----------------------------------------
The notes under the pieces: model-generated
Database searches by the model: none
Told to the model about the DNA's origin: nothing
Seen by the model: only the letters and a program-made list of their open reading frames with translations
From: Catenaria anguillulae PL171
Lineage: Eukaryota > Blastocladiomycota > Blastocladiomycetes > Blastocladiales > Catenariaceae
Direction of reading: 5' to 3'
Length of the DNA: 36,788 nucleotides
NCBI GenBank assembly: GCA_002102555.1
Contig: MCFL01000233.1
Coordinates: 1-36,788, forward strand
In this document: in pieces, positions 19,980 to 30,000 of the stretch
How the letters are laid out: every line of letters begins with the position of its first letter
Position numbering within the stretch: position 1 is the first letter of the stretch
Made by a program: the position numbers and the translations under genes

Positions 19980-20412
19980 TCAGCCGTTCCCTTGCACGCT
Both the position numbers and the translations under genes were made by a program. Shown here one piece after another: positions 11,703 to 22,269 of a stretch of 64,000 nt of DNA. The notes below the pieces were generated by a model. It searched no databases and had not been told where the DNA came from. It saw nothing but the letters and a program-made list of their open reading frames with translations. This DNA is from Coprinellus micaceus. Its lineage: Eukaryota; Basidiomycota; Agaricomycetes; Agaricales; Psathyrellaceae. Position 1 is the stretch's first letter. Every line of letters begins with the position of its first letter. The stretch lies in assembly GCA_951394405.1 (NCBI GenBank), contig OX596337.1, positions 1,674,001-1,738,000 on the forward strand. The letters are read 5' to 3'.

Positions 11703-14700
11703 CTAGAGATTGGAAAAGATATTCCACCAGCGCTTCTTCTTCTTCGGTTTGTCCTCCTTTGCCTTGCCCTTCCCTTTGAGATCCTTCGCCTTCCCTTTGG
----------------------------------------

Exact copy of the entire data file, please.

The notes under the pieces: model-generated
Database searches by the model: none
Told to the model about the DNA's origin: nothing
Seen by the model: only the letters and a program-made list of their open reading frames with translations
From: Catenaria anguillulae PL171
Lineage: Eukaryota > Blastocladiomycota > Blastocladiomycetes > Blastocladiales > Catenariaceae
Direction of reading: 5' to 3'
Length of the DNA: 36,788 nucleotides
NCBI GenBank assembly: GCA_002102555.1
Contig: MCFL01000233.1
Coordinates: 1-36,788, forward strand
In this document: in pieces, positions 19,980 to 30,000 of the stretch
How the letters are laid out: every line of letters begins with the position of its first letter
Position numbering within the stretch: position 1 is the first letter of the stretch
Made by a program: the position numbers and the translations under genes

Positions 19980-20412
19980 TCAGCCGTTCCCTTGCACGCT
Both the position numbers and the translations under genes were made by a program. Shown here one piece after another: positions 11,703 to 22,269 of a stretch of 64,000 nt of DNA. The notes below the pieces were generated by a model. It searched no databases and had not been told where the DNA came from. It saw nothing but the letters and a program-made list of their open reading frames with translations. This DNA is from Coprinellus micaceus. Its lineage: Eukaryota; Basidiomycota; Agaricomycetes; Agaricales; Psathyrellaceae. Position 1 is the stretch's first letter. Every line of letters begins with the position of its first letter. The stretch lies in assembly GCA_951394405.1 (NCBI GenBank), contig OX596337.1, positions 1,674,001-1,738,000 on the forward strand. The letters are read 5' to 3'.

Positions 11703-14700
11703 CTAGAGATTGGAAAAGATATTCCACCAGCGCTTCTTCTTCTTCGGTTTGTCCTCCTTTGCCTTGCCCTTCCCTTTGAGATCCTTCGCCTTCCCTTTGG